Sparsely Attended

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SPARSELY ATTENDED….Virtually everyone agrees that one of the root causes of the financial system meltdown has been the vast increase in leverage at big financial firms over the past few years. It’s a problem that’s gotten increased attention since 1998 but one that nobody ever does much about.

In fact, it’s worse than that. As the New York Times reports today, four years ago the SEC voted to change the net capital rule for the biggest investment banks — not to decrease allowable leverage or even to make sure it stayed at statutory levels, but to increase it. Pay attention to the last sentence:

Decisions made at a brief meeting on April 28, 2004, explain why the problems could spin out of control….On that bright spring afternoon, the five members of the Securities and Exchange Commission met in a basement hearing room to consider an urgent plea by the big investment banks. They wanted an exemption for their brokerage units from an old regulation that limited the amount of debt they could take on.

….The proceeding was sparsely attended. None of the major media outlets, including The New York Times, covered it.

This is surprisingly typical of how things get done in Washington. In all sorts of areas, decisions that turn out to have enormous impact are made in sleepy little commission meetings or by executive order, with hearings attended only by a few die-hard lobbyists on both sides and — at least under the Bush administration — the final decision practically foreordained in favor of whatever the business community wants. Then, like a cherry on top of an ice cream sundae, the budget for oversight is either cut or eliminated because the business community insists that market discipline will take care of such things far better than a bunch of federal bureaucrats.

Turns out that doesn’t always work so well.

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In "News Is Just Like Waste Management," we unpack what the coronavirus crisis has meant for journalism, including Mother Jones’, and how we can rise to the challenge. If you're able to, this is a critical moment to support our nonprofit journalism with a donation: We've scoured our budget and made the cuts we can without impairing our mission, and we hope to raise $400,000 from our community of online readers to help keep our big reporting projects going because this extraordinary pandemic-plus-election year is no time to pull back.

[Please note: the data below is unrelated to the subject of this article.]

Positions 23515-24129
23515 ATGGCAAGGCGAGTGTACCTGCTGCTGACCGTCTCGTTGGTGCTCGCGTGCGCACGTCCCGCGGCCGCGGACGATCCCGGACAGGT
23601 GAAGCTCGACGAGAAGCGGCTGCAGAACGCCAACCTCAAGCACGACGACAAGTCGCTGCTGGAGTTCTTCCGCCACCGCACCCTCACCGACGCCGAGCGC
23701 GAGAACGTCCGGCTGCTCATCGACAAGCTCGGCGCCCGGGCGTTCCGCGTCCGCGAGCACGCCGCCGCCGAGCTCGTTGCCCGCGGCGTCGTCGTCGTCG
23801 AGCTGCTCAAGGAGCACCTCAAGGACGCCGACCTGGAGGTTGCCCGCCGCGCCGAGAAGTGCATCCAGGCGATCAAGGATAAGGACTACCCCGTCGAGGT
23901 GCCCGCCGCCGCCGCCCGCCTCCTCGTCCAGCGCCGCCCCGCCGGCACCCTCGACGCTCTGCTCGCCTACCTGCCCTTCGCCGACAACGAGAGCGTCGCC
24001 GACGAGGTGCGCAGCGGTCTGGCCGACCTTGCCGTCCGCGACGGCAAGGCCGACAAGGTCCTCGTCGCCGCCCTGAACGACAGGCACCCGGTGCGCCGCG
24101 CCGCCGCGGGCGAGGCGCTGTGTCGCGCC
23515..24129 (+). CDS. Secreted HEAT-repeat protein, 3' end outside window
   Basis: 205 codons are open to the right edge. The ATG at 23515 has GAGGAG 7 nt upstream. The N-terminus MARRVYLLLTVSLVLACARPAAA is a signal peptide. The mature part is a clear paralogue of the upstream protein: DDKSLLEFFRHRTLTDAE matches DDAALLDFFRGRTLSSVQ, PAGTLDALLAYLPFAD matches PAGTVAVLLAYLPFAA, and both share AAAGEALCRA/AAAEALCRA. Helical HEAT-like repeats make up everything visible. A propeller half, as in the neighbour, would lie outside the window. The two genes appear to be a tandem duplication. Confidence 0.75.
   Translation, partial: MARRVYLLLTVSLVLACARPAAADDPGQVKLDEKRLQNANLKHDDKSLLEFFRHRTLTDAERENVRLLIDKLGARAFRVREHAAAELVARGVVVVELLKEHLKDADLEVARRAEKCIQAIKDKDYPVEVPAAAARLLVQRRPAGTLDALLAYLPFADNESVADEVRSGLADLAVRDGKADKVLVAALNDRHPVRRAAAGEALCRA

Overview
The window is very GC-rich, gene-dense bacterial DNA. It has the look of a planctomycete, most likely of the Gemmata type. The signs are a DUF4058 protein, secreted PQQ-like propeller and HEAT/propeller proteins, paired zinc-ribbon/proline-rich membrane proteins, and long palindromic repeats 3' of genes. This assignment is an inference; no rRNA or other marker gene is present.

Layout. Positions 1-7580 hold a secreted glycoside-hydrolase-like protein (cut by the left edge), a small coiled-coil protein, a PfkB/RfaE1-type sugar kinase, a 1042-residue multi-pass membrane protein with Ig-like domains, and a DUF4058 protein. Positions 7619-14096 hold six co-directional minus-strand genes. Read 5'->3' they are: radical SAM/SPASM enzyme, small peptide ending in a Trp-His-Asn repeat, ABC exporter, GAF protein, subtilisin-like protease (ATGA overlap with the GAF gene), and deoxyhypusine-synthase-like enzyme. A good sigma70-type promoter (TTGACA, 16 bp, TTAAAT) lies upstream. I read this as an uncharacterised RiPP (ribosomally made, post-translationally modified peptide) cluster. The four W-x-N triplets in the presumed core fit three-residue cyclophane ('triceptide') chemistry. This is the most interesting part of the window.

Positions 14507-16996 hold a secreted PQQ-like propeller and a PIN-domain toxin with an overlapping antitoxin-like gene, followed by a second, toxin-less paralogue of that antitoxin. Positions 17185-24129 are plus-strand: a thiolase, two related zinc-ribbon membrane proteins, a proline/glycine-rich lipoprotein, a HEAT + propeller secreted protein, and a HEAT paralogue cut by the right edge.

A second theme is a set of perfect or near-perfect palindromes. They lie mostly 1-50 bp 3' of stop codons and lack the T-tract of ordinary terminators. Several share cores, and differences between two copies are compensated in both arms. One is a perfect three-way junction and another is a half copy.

THE BIG PICTURE

You expect the big picture, and it's our job at Mother Jones to give it to you. And right now, so many of the troubles we face are the making not of a virus, but of the quest for profit, political or economic (and not just from the man in the White House who could have offered leadership and comfort but instead gave us bleach).

In "News Is Just Like Waste Management," we unpack what the coronavirus crisis has meant for journalism, including Mother Jones’, and how we can rise to the challenge. If you're able to, this is a critical moment to support our nonprofit journalism with a donation: We've scoured our budget and made the cuts we can without impairing our mission, and we hope to raise $400,000 from our community of online readers to help keep our big reporting projects going because this extraordinary pandemic-plus-election year is no time to pull back.

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